The aftermath of the US strike against Syrian regime
April 7 marked a turning point in the Syrian conflict. After six years of negative and indifferent US positions on the situation in Syria, the US military launched a series of missile attacks against an air base in northern Syria. The attack was in retaliation for the Syrian regime’s chemical weapon attack on its own civilians.
The Shayrat air base strike indicates that US President Donald Trump is more willing to use military force in Syria than was his predecessor, Barack Obama.
After the strike, the entire world was made aware that the US had returned to the region with a retaliatory attack. It also reminded Russia and Iran that they were not the only actors in the Syrian scenario and that a political solution must be found immediately.
Many analysts say the strike goes beyond Syria; it is a message to Russia, China and North Korea.
After April 7 when the US Tomahawks hit Syria, meetings and talks were held in order to find a solution.
For years, Russia has backed Syrian President Bashar Assad who is responsible for the death of hundreds of thousands of Syrians and the displacement and exile of millions. Despite this, it was only when chemical weapons were used that one heard objections. Washington accused Russia of covering up the chemical attack.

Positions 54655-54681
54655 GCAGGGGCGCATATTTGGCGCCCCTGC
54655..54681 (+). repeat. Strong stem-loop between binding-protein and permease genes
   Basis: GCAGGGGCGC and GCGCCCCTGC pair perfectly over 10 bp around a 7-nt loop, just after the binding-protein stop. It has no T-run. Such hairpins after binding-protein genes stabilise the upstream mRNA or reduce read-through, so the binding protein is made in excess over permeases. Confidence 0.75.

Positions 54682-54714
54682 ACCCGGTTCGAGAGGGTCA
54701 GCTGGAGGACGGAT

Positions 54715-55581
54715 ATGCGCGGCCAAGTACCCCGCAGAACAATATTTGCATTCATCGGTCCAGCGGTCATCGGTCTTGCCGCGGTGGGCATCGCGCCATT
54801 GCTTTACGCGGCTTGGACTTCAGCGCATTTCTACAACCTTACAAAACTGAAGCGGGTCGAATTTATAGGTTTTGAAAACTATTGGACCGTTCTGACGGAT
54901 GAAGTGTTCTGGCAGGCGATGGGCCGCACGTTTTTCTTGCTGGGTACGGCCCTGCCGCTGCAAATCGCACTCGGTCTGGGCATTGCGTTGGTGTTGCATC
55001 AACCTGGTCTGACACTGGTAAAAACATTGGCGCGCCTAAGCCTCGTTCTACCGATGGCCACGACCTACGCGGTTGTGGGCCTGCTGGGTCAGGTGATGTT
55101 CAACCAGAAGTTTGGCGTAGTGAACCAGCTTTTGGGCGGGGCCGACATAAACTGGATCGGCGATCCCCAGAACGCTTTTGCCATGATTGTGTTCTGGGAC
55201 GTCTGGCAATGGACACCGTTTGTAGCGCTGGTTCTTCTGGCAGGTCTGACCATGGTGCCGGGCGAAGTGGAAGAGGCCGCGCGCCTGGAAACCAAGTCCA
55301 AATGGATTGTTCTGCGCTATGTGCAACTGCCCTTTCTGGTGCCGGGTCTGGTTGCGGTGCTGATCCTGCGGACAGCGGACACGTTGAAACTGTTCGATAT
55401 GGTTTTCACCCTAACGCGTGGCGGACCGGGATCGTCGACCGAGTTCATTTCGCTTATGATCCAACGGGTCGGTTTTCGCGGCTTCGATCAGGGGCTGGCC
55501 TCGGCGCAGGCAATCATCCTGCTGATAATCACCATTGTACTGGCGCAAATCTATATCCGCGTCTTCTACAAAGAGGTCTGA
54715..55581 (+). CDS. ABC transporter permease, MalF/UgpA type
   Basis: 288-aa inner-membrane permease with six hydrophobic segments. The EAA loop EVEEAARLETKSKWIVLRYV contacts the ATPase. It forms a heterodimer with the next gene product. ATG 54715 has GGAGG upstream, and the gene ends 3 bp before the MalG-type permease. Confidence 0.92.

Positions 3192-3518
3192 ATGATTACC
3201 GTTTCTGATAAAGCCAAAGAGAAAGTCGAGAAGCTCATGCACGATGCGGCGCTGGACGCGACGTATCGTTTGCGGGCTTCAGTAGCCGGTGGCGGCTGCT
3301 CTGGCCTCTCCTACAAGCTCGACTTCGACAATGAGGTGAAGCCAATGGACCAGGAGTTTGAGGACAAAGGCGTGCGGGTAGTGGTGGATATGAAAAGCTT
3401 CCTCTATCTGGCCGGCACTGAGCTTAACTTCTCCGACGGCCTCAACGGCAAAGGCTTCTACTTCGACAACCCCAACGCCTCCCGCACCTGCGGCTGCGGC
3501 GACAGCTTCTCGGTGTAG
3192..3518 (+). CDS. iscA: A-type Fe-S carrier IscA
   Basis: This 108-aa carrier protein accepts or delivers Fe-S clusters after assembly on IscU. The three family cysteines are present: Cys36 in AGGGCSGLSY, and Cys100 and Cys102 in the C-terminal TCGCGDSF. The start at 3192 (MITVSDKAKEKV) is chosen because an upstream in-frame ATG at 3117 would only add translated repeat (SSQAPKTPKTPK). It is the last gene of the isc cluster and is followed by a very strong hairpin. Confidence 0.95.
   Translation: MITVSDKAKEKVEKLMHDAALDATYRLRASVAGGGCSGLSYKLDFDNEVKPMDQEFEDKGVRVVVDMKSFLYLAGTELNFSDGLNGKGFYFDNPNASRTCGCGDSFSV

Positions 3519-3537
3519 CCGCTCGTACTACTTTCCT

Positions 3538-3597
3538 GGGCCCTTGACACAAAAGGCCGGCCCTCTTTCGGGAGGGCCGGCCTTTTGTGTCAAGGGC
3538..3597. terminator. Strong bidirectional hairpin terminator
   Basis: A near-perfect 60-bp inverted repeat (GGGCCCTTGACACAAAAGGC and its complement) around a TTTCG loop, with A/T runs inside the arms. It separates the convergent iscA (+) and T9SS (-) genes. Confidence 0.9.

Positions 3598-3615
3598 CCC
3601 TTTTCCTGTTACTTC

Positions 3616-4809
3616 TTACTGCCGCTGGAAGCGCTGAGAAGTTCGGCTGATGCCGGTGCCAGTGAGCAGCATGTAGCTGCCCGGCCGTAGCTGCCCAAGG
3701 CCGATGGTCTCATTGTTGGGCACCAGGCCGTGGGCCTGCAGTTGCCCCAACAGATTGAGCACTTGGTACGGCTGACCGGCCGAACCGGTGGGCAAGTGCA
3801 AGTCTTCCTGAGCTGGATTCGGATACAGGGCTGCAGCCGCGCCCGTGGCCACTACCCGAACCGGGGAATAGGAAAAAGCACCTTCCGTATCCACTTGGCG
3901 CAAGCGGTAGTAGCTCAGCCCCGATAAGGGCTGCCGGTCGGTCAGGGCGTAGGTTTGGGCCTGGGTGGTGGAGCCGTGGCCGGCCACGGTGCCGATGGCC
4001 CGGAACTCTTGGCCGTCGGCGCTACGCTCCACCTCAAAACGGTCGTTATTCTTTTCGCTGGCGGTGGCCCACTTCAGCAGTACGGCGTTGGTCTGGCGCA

By backing Assad, Russia hopes to settle many differences with the US and Europe and extract concessions on Ukraine and Crimea.
The West knows this well so it sent a message to Russia.
When the US says Russia must choose between Assad and America, that means a great deal.
One can expect to see more American strikes against the Assad regime and more countries taking part in the fight there. The price for Assad’s and Iranian terrorist militias’ war crimes is unfortunately being paid by the Syrian people.
Dr. Hamdan Al-Shehri
But is Moscow willing to let go of Assad? Does it have a Plan B? Or does Russian President Vladimir Putin believe he can sit in both camps?
Ever since the days of Czar Peter the Great, Russia has dreamed of reaching and controlling the Mediterranean basin.
It will be difficult for Russia to abandon Assad if it is to achieve its plans to expand and move its fight into Syria or the Middle East.
Superpowers apparently prefer proxy wars to facing each other directly.
If Moscow does not withdraw its support for Assad, the world should not be surprised to see a federal or a divided Syria.
Russia has, however, already divided Syria by choosing the Alawite coast for its naval base.
Things will not be easy in Syria. One can expect to see more American strikes against the Assad regime and more countries taking part in the fight there.
Syria has become the battlefield for different forces vying for power.
The price for Assad’s and Iranian terrorist militias’ war crimes is unfortunately being paid by the Syrian people.
• Dr. Hamdan Al-Shehri is a political analyst and international relations scholar.